AIR Studios by Spin
Opinion by Richard Baird
AIR Studios was founded in 1965 by Beatles producer Sir George Martin. It is located in London’s Lyndhurst Hall, a former church with one of the largest recording rooms in the world and a live space capable of holding a full symphony orchestra. Since its opening, it has hosted a plethora of world-class talent. These have included Sir Paul McCartney, Adele, The Rolling Stones, Elton John and Lou Reed, amongst many many others. It has also been the studio in which Oscar-winning scores such as Atonement and Grand Budapest Hotel have been recorded. London-based design studio Spin were commissioned to develop a new graphic identity for the studio that would pay homage to its rich heritage, bring to the fore the talent it attracts and Air’s future ambitions. This culminated in the creation of a dynamic symbol of orbital paths and undulating waves, a modern colour palette of neutrals and bright colour, black and white photography and the use of motion on screen
The approach very much speaks of Spin’s own design philosophy. It continues in, and furthers, the spirit of mid-century marque-making and corporate identity programs, those made up of shape, colour, type and the arrangement of information, whilst also working in the joy of motion and transitions afforded by the digital interfaces of today.
The name Air, like sound, has a spatial yet invisible quality. This commonality is developed into a visible form language that, given the context of a recording studio, draws the mind towards sound having spatial (and auditory) volume, radiating out from and orbiting a central point, that of the recording artists. This also channels some of the spatial qualities of Air Studio’s home at Lyndhurst Hall, which has a 360° central live space. The precision and lightness of the lines that make up the symbols fold in nicely with the clarity and delineation between frequencies achieved through good mastering.
Isolated, and in its simplest form, the logo is an effective balance of fine and bold, large and small, detailed and reductive. Different proportionality between symbol and wordmark give it a flexibility and utility, while the letterforms of Akzidenz Grotesk compliments the compactness and immediacy of the name.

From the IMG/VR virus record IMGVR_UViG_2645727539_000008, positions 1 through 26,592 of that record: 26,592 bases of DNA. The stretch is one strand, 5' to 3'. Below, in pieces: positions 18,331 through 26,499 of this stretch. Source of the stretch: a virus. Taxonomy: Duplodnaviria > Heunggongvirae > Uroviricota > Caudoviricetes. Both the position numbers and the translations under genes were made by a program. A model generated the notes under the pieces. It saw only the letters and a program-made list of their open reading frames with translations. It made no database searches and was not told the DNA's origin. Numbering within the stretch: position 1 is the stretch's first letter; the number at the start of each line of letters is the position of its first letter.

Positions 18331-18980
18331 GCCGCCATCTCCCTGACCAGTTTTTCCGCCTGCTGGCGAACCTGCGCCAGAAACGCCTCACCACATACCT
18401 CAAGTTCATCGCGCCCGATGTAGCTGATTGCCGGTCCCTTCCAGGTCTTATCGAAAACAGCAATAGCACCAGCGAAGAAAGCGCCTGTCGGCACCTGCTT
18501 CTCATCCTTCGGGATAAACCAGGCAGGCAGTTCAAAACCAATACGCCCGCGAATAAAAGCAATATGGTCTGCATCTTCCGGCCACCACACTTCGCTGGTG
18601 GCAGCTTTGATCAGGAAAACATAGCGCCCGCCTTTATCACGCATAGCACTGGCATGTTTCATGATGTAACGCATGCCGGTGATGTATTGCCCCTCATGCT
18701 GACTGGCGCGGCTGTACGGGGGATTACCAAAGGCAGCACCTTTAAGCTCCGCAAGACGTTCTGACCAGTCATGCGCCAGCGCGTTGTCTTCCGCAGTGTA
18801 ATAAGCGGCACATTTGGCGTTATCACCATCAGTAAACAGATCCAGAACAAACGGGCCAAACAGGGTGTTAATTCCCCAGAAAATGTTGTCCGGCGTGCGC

Although largely a graphic system with a central symbolic component, it has variety in the creation of different symbols and in the use of motion on screen. There is also a beauty to these as a collection. Each, in their abstract qualities, can be read as something, an invitation to seek meaning, shapes with a vocabulary. A timeline or 0 line level curved into a circle becomes a vortex to be drawn into, waves to be flooded by or an orbit to be spun around. On a black surface, its difficult not to feel the a sense of vast space, of quietness in which sound moves through. There have, of course, been variations on this in the past, yet the range, motion, colour and application of the idea appears distinctive and interesting.
The use of bright colour online, juxtaposed alongside black and white images of the history page gives the identity further range, a sense of past and present, immediacy and subtlety, joy and functionality. This is furthered in print in the use of neons and neutrals. As a logo-centric system, with the forms running consistently across badges, small and large stickers, umbrella and embroidered into uniforms, and printed throughout business cards and test pressings, it cohesively and quickly links everything with enough of a potential form language to keep it interesting and thoughtful. More work by Spin on BP&O.
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